Given this, I have to conclude that terms such as sinner, saint righteous and unrighteous sometimes are used to literally talk about the moral position and sometimes used for rhetorical effect. Given that there is at least one example of a righteous man in scripture, it cannot literally be true generically that none are righteous.

    Which makes it interesting with what we do with such scripture verses and how we use terms like righteous or unrighteous and saint or sinner.

    1. I never said we were born morally upright. I said we are born moral beings – therefore culpable of both wrong and right. And it is true that none are righteous. At least according to Scripture – which is what I go by.

      1. What you said was “we are born instinctively moral”. OK I didn’t get the wording precisely right with what I mentioned about you having said about “being born morally upright”. I hear what you say about having said “we are born moral beings”.

        It is true that in Rom 3:10 that it is declared ‘There is no one righteous, not even one” with an allusion to Ps 14:1-3 and Ps 53:1-3; where none are seeking God and Eccles. 7:20 which says there is no-one on earth that is righteous. Yet Noah is counted as “a righteous man” (Gen 6:9). Elsewhere scripture says the Lord “hears the prayer of the righteous” (Prov 15:29), “The prayer of a righteous person is powerful and effective” (Ja 5:16) and “the eyes of the Lord are on the righteous and his ears are attentive to their prayer” (1 Pet 3:12).

        I hear what you say about you going by scripture and being born instinctively moral.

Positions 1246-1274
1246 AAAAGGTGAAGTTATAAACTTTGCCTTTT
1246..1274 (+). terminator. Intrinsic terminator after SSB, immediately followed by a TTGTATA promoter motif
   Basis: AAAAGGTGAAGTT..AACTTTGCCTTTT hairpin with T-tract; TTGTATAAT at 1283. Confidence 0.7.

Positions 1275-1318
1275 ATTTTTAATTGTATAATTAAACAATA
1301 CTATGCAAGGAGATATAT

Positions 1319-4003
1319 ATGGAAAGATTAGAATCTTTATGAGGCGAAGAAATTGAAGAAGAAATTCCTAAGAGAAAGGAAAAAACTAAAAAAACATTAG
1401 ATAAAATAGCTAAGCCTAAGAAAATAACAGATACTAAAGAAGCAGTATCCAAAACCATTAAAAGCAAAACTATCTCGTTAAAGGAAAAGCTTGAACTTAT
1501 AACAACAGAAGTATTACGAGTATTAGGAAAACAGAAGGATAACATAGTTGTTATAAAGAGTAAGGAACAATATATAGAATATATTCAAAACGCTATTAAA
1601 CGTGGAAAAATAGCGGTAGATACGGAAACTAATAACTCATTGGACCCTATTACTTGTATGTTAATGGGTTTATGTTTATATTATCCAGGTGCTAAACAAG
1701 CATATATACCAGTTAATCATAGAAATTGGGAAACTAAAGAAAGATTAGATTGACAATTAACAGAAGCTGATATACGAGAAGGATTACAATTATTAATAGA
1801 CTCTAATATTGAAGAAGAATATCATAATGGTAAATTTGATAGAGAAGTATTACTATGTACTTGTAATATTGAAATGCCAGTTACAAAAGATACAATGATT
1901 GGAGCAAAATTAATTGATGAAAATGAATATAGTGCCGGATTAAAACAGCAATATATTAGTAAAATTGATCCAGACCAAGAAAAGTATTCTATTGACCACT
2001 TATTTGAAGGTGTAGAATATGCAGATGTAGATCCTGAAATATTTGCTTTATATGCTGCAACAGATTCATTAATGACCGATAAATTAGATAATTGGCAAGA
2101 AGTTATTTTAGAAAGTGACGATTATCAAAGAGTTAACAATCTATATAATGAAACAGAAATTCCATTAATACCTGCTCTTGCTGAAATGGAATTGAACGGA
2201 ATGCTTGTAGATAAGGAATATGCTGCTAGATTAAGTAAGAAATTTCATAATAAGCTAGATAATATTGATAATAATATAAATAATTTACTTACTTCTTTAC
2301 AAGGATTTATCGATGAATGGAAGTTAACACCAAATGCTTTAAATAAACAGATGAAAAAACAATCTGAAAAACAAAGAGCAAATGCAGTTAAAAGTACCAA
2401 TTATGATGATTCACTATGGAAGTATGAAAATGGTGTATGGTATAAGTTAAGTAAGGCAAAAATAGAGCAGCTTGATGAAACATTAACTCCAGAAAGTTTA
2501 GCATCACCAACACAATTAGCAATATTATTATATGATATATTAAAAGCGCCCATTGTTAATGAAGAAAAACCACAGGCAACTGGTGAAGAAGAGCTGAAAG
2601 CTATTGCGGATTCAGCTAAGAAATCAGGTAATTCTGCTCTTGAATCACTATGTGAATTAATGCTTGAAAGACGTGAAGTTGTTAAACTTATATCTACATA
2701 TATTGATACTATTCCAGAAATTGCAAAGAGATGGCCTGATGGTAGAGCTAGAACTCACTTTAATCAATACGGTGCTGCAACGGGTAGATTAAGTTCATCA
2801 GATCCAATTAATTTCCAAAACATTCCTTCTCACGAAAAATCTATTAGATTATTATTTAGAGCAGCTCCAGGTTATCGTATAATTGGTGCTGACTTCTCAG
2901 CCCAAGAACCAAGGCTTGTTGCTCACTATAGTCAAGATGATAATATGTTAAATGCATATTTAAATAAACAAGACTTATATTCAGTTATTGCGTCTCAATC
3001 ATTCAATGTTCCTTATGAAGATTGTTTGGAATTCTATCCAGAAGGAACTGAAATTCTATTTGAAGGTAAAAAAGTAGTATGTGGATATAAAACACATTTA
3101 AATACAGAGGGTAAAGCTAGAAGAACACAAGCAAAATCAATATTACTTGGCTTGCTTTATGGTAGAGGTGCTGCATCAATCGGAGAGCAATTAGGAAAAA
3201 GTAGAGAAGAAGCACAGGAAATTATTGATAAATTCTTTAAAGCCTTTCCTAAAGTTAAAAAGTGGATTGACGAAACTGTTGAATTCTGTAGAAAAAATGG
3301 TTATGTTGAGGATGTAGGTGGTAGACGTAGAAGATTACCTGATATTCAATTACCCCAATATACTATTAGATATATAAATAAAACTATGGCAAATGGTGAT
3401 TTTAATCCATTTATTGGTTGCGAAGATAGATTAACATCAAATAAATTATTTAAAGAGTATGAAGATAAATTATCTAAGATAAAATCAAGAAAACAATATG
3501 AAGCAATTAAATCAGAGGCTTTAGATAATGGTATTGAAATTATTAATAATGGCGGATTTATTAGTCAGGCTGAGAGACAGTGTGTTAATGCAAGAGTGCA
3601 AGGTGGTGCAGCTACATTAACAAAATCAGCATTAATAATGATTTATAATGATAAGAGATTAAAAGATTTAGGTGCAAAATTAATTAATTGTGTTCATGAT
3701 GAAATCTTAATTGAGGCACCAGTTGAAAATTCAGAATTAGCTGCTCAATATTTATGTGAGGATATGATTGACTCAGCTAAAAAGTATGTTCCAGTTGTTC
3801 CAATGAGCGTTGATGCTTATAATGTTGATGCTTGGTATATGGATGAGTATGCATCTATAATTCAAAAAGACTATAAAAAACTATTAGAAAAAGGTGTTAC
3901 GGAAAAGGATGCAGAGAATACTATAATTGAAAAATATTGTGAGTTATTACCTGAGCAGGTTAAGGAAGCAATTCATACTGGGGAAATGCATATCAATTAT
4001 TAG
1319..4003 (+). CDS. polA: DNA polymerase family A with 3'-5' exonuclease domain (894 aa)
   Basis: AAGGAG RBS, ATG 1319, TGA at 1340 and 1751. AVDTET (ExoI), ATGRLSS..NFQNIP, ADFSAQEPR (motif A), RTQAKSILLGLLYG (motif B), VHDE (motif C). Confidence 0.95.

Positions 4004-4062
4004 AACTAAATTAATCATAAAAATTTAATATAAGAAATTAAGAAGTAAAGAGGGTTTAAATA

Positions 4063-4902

What interests me is how:
        – we may resolve what at first glance may appear to be contradiction in scripture.
        – to apply scripture if we are born instinctively moral.

      2. Yes I agree that there is no contradiction, However there can appear to be contradiction in scripture as mentioned and evidenced. It is interesting to me to how we might engage with those who would argue that there is a contradiction. Do you agree that it can be read to be a contradiction? I think i made a valid point about that.

        What you write about being made righteous by Christ (bearing in mind that we are deceived if we think we are without sin) is of course valid. It is interesting to me to ponder this in the light of Noah being declared righteous.

        You did talk of being born “good” (I checked in the video) by way of engagement with Ashley in the sense of being created in the image of God and you did, did you not talk of there being different degrees of good and bad in everyone?

        What does interest me then is what we do with this. I do agree with you that there are degrees of good and bad in everyone. Would you perceive that as being analogous to the righteousness and unrighteousness that scripture talks of or would you perceive there being differences?

        What comes to my mind is the incredible grace in that Christ has all his own needs met yet chooses to endure suffering for humanity’s sake because there is noone without sin. My mind goes to the beatitudes “Blessed are those who hunger and thirst for righteousness for they will be filled” (Matt 5:6).

        So whatever degree of good or bad, whatever degree of righteousness or unrighteousness in us if we thirst for what is right, there is the hope of being filled, of being blessed, of God being with us with whatever challenges and difficulties we face.

        Pretty humbling, privileging, amazing and empowering wouldn’t you say?

        .

  3. OK< I got you wrong 🙂
    I've just been back and re-read it. …there's a lot, and I can't have paid proper attention before. Sorry!
    In fact, possibly the worst thing you said was that in some parts of the church there's a profound shallowness 🙂